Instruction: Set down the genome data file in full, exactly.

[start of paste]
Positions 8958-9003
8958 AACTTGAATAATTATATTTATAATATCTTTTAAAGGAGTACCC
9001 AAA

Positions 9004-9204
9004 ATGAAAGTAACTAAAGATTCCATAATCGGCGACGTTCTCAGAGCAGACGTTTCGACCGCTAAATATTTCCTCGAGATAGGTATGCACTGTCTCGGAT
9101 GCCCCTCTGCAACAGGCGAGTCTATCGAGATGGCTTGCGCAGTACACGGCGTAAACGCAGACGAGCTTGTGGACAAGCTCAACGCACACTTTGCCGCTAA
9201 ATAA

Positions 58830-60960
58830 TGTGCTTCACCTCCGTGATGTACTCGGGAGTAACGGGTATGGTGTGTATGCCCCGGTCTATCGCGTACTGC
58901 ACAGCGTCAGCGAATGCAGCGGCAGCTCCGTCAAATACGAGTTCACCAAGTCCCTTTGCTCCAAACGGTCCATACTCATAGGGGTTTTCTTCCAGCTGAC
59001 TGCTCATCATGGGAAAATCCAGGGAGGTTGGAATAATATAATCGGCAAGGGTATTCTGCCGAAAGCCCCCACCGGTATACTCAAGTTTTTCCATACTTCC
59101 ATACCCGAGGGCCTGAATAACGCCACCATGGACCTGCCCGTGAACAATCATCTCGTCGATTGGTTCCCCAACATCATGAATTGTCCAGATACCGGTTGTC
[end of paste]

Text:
Positions 8958-9003
8958 AACTTGAATAATTATATTTATAATATCTTTTAAAGGAGTACCC
9001 AAA

Positions 9004-9204
9004 ATGAAAGTAACTAAAGATTCCATAATCGGCGACGTTCTCAGAGCAGACGTTTCGACCGCTAAATATTTCCTCGAGATAGGTATGCACTGTCTCGGAT
9101 GCCCCTCTGCAACAGGCGAGTCTATCGAGATGGCTTGCGCAGTACACGGCGTAAACGCAGACGAGCTTGTGGACAAGCTCAACGCACACTTTGCCGCTAA
9201 ATAA

Positions 58830-60960
58830 TGTGCTTCACCTCCGTGATGTACTCGGGAGTAACGGGTATGGTGTGTATGCCCCGGTCTATCGCGTACTGC
58901 ACAGCGTCAGCGAATGCAGCGGCAGCTCCGTCAAATACGAGTTCACCAAGTCCCTTTGCTCCAAACGGTCCATACTCATAGGGGTTTTCTTCCAGCTGAC
59001 TGCTCATCATGGGAAAATCCAGGGAGGTTGGAATAATATAATCGGCAAGGGTATTCTGCCGAAAGCCCCCACCGGTATACTCAAGTTTTTCCATACTTCC
59101 ATACCCGAGGGCCTGAATAACGCCACCATGGACCTGCCCGTGAACAATCATCTCGTCGATTGGTTCCCCAACATCATGAATTGTCCAGATACCGGTTGTC